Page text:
The Great Fantasy Novel Nomination: Something Wicked This Way Comes by Ray Bradbury

Our next nomination comes from Stina Leicht, author of Of Blood and Honey and its sequel, And Blue Skies from Pain. She is also a nominee for the 2012 and 2013 John Campbell Award.


“Far away, in the meadow, shadows flickered in the Mirror’s Maze, as if parts of someone’s life, yet unborn, were trapped there, waiting to be lived.”

― Ray Bradbury, Something Wicked This Way Comes

Is Something Wicked This Way Comes the Great Fantasy Novel?
Is Something Wicked This Way Comes the Great Fantasy Novel?

My personal recommendation is Something Wicked This Way Comes by Ray Bradbury. Published in 1962, it’s a coming-of-age story set in a small midwestern American town attacked by the forces of darkness, terror, and temptation in the form of a traveling carnival. Its poetry of wisdom, love, nostalgia, and dark whimsy has left an indelible stamp upon the American fantasy landscape. It is a masterpiece of horror, longing, and human nature. It is deeply moving in its adoration of the simple things, of youth, friendship, and adventure, and the destruction of innocence that is the price of wisdom and maturity. Its sadness is steeped in the honey-gold of a deep affection for humanity and hope in spite of hopelessness. It’s a novel that never fails to remind us all that humanity’s best weapon against darkness can be a child’s laugh.

The decade in which Something Wicked This Way Comes was published is infamous for its tumultuousness. The title of the novel alone could serve as a herald of what was to be.

The 1960s were filled with souls who broke with the rigid mores of the earlier decade and embraced temptation on a much wider scale than ever before. America’s innocence was openly discarded by its youth culture. It was a time when the Baby Boomer generation—a generational force larger than any before it—came of age. The young out-numbered the old, and they were, like Bradbury’s main characters, splintered. Some, like Will Halloway, would find their way in seeking out the light, while others, like Jim Nightshade, would ever turn to the dark.

Not that Baby Boomers are or were any different than any other generation in that regard. However, due to their numbers, their choices were and are more affecting to the rest of us. Was Bradbury making a commentary about how things were simpler when he was young and coming of age? There’s certainly an aspect of nostalgia in the book. However, the ending is filled with hope for the future, not despair. I don’t think he saw the Baby Boomers as a curse. I think he saw them as the human beings they were—filled with imperfections and beauty and granted a power to make change far earlier than in previous generations and thus, in greater danger. I think he wrote Something Wicked This Way Comes as a message of encouragement. I think he wrote it to let us know that there would always be the power of love—no matter how dark life might become, no matter the mistakes or bad choices, and no matter what horrors might randomly be visited upon them by outside forces. I think that’s a message that all Americans want to believe in. We don’t just want the happy ending, we expect the happy ending.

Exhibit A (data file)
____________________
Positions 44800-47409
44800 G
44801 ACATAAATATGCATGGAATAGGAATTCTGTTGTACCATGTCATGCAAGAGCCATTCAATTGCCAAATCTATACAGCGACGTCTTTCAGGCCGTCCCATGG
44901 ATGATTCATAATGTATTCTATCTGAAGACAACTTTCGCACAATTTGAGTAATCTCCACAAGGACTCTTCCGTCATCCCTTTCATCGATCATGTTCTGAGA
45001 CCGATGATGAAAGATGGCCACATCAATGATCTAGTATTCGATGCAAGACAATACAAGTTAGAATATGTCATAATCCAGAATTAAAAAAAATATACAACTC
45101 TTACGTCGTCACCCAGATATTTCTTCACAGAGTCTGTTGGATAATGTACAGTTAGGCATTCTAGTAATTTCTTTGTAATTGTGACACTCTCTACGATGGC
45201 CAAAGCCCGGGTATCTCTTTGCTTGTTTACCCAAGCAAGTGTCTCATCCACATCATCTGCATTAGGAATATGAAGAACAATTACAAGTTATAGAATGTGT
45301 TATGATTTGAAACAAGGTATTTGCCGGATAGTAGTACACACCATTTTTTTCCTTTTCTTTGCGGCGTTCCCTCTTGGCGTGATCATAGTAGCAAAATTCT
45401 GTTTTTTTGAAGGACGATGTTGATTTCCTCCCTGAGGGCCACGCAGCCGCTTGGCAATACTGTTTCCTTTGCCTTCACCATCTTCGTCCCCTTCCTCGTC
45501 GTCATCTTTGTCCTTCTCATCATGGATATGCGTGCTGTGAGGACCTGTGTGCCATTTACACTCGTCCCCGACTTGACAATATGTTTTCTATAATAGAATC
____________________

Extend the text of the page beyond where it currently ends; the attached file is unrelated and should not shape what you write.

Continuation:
That makes us unique in the world, I think, and I’d venture to say that this isn’t always a good thing; for, if you expect no other alternative, you’re less likely to consider the consequences of your actions. Nonetheless, I think Bradbury wisely considered that aspect of life and addressed it as well.

“A stranger is shot in the street, you hardly move to help. But if, half an hour before, you spent just ten minutes with the fellow and knew a little about him and his family, you might just jump in front of his killer and try to stop it. Really knowing is good. Not knowing, or refusing to know is bad, or amoral, at least. You can’t act if you don’t know.”
― Ray Bradbury, Something Wicked This Way Comes


This article is part of our search for “The Great Fantasy Novel.” For more information on this project or to nominate your own favorite fantasy novel, please take a look at the introduction articleDo you agree or disagree with this nomination? Let us know in the comments below!

Stina Leicht is a 2011 and 2012 Campbell Award nominee. Her debut novel Of Blood and Honey, a historical Fantasy set in 1970s Northern Ireland, was short-listed for the 2012 Crawford Award. The sequel, And Blue Skies from Pain is in bookstores now. She has a flash fiction piece in Ann and Jeff VanderMeer’s surreal anthology Last Drink Bird Head, and a short story in the anthology Rayguns Over Texas which will be available this fall.

About Stephan van Velzen

Stephan van Velzen
A 31 year-old Communications student, Stephan loves publicity and design, particularly web design. When he’s not designing websites, he can be found in a comfy chair reading a fantasy book. In The Ranting Dragon, he has found a way to combine these passions and discover a new love for writing to boot. Stephan lives in a small town in The Netherlands with his wife Rebecca, an editor for The Ranting Dragon, and their two cats.

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